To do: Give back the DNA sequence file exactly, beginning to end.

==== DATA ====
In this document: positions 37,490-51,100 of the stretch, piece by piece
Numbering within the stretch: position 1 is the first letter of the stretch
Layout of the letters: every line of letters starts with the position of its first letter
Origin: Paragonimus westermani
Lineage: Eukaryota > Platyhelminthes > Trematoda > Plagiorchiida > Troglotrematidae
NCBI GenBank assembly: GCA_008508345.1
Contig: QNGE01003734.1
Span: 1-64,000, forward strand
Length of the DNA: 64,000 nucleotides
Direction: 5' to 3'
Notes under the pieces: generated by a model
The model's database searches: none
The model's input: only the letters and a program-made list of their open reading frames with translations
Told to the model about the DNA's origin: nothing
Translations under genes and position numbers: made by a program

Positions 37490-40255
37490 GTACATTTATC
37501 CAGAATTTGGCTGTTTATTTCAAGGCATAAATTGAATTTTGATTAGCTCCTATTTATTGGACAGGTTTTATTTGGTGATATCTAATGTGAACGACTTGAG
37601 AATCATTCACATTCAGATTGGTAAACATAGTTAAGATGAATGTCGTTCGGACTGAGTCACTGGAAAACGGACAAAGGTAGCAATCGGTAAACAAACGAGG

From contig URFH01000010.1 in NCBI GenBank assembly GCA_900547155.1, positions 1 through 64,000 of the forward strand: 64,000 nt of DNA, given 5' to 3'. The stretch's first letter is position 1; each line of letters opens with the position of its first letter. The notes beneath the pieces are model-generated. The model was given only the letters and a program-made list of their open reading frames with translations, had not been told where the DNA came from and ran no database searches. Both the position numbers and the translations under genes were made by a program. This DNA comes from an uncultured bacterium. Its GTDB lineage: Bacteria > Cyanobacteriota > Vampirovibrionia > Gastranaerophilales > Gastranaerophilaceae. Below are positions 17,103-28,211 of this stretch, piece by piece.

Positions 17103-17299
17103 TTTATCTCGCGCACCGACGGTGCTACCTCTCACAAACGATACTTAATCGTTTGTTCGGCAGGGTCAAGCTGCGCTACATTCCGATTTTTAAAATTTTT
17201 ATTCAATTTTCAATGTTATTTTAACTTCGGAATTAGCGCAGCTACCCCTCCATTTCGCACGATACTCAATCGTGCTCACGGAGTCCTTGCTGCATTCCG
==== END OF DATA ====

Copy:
In this document: positions 37,490-51,100 of the stretch, piece by piece
Numbering within the stretch: position 1 is the first letter of the stretch
Layout of the letters: every line of letters starts with the position of its first letter
Origin: Paragonimus westermani
Lineage: Eukaryota > Platyhelminthes > Trematoda > Plagiorchiida > Troglotrematidae
NCBI GenBank assembly: GCA_008508345.1
Contig: QNGE01003734.1
Span: 1-64,000, forward strand
Length of the DNA: 64,000 nucleotides
Direction: 5' to 3'
Notes under the pieces: generated by a model
The model's database searches: none
The model's input: only the letters and a program-made list of their open reading frames with translations
Told to the model about the DNA's origin: nothing
Translations under genes and position numbers: made by a program

Positions 37490-40255
37490 GTACATTTATC
37501 CAGAATTTGGCTGTTTATTTCAAGGCATAAATTGAATTTTGATTAGCTCCTATTTATTGGACAGGTTTTATTTGGTGATATCTAATGTGAACGACTTGAG
37601 AATCATTCACATTCAGATTGGTAAACATAGTTAAGATGAATGTCGTTCGGACTGAGTCACTGGAAAACGGACAAAGGTAGCAATCGGTAAACAAACGAGG

From contig URFH01000010.1 in NCBI GenBank assembly GCA_900547155.1, positions 1 through 64,000 of the forward strand: 64,000 nt of DNA, given 5' to 3'. The stretch's first letter is position 1; each line of letters opens with the position of its first letter. The notes beneath the pieces are model-generated. The model was given only the letters and a program-made list of their open reading frames with translations, had not been told where the DNA came from and ran no database searches. Both the position numbers and the translations under genes were made by a program. This DNA comes from an uncultured bacterium. Its GTDB lineage: Bacteria > Cyanobacteriota > Vampirovibrionia > Gastranaerophilales > Gastranaerophilaceae. Below are positions 17,103-28,211 of this stretch, piece by piece.

Positions 17103-17299
17103 TTTATCTCGCGCACCGACGGTGCTACCTCTCACAAACGATACTTAATCGTTTGTTCGGCAGGGTCAAGCTGCGCTACATTCCGATTTTTAAAATTTTT
17201 ATTCAATTTTCAATGTTATTTTAACTTCGGAATTAGCGCAGCTACCCCTCCATTTCGCACGATACTCAATCGTGCTCACGGAGTCCTTGCTGCATTCCG